UNDERNEWS

Undernews is the online report of the Progressive Review, edited by Sam Smith, who has covered Washington during all or part of one quarter of America's presidencies and edited alternative journals since 1964. The Review has been on the web since 1995. See main page for full contents

February 18, 2009

FARMER SUICIDES SOAR IN INDIA

P Sainath, Counterpunch - The number of farmers who have committed suicide in India between 1997 and 2007 now stands at a staggering 182,936. Close to two-thirds of these suicides have occurred in five states (India has 28 states and seven union territories). The Big 5 account for just about a third of the country's population but two-thirds of farmers' suicides. The rate at which farmers are killing themselves in these states is far higher than suicide rates among non-farmers. Farm suicides have also been rising in some other states of the country. . .

The spate of farm suicides - the largest sustained wave of such deaths recorded in history - accompanies India's embrace of the brave new world of neoliberalism. . . . The rate of farmers' suicides has worsened particularly after 2001, by which time India was well down the WTO garden path in agriculture. . .

What do the farm suicides have in common? Those who have taken their lives were deep in debt - peasant households in debt doubled in the first decade of the neoliberal "economic reforms," from 26 per cent of farm households to 48.6 per cent. . . . Those who killed themselves were overwhelmingly cash crop farmers - growers of cotton, coffee, sugarcane, groundnut, pepper, vanilla. (Suicides are fewer among food crop farmers - that is, growers of rice, wheat, maize, pulses.) The brave new world philosophy mandated countless millions of Third World farmers forced to move from food crop cultivation to cash crop (the mantra of "export-led growth"). For millions of subsistence farmers in India, this meant much higher cultivation costs, far greater loans, much higher debt, and being locked into the volatility of global commodity prices. That's a sector dominated by a handful of multinational corporations. . . .

With giant seed companies displacing cheap hybrids and far cheaper and hardier traditional varieties with their own products, a cotton farmer in Monsanto's net would be paying far more for seed than he or she ever dreamed they would. Local varieties and hybrids were squeezed out with enthusiastic state support. . . .

1 Comments:

Anonymous Monsanto is the Devil! said...

Genetically Modfied Seeds: Monsanto is Putting Normal Seeds Out of Reach


by Linn Cohen-Cole


Global Research, February 14, 2009
opednews.com - 2009-02-03


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People say if farmers don’t want problems from Monsanto, just don’t buy their GMO seeds.

Not so simple. Where are farmers supposed to get normal seed these days? How are they supposed to avoid contamination of their fields from GM-crops? How are they supposed to stop Monsanto detectives from trespassing or Monsanto from using helicopters to fly over spying on them?

Monsanto contaminates the fields, trespasses onto the land taking samples and if they find any GMO plants growing there (or say they have), they then sue, saying they own the crop. It’s a way to make money since farmers can’t fight back and court and they settle because they have no choice.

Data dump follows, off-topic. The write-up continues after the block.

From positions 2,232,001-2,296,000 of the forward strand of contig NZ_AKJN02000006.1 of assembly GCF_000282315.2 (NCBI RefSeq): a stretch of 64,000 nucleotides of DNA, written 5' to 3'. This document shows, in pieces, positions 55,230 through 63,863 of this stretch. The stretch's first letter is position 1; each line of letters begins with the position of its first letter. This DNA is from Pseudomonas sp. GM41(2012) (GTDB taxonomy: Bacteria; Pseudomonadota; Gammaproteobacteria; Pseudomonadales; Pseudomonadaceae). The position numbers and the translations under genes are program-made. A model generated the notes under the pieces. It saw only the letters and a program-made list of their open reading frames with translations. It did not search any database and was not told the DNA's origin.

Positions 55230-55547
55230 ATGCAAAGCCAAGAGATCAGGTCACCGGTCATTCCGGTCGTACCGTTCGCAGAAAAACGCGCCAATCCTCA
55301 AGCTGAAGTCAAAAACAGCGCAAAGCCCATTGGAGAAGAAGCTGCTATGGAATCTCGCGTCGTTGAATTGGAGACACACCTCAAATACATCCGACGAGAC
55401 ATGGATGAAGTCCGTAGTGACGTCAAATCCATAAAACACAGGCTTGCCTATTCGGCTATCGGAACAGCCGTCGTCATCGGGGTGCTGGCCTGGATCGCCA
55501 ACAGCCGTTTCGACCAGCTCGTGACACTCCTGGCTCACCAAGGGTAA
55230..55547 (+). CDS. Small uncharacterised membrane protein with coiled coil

And they have done and are doing a bucket load of things to keep farmers and everyone else from having any access at all to buying, collecting, and saving of NORMAL seeds.

1. They’ve bought up the seed companies across the Midwest.

2. They’ve written Monsanto seed laws and gotten legislators to put them through, that make cleaning, collecting and storing of seeds so onerous in terms of fees and paperwork and testing and tracking every variety and being subject to fines, that having normal seed becomes almost impossible (an NAIS approach to wiping out normal seeds). Does your state have such a seed law? Before they existed, farmers just collected the seeds and put them in sacks in the shed and used them the next year, sharing whatever they wished with friends and neighbors, selling some if they wanted. That’s been killed.

In Illinois, which has such a seed law, Madigan, the Speaker of the House, his staff is Monsanto lobbyists.

3. Monsanto is pushing anti-democracy laws (Vilsack’s brainchild, actually) that remove community’ control over their own counties so farmers and citizens can’t block the planting of GMO crops even if they can contaminate other crops. So if you don’t want a GM-crop that grows industrial chemicals or drugs or a rice growing with human DNA in it, in your area and mixing with your crops, tough luck.

Check the map of just where the Monsanto/Vilsack laws are and see if your state is still a democracy or is Monsanto’s. A farmer in Illinois told me he heard that Bush had pushed through some regulation that made this true in every state. People need to check on that.

4. For sure there are Monsanto regulations buried in the FDA right now that make a farmer’s seed cleaning equipment illegal (another way to leave nothing but GM-seeds) because it’s now considered a “source of seed contamination.” Farmer can still seed clean but the equipment now has to be certified and a farmer said it would require a million to a million and half dollar building and equipment … for EACH line of seed. Seed storage facilities are also listed (another million?) and harvesting and transport equipment. And manure. Something that can contaminate seed. Notice that chemical fertilizers and pesticides are not mentioned.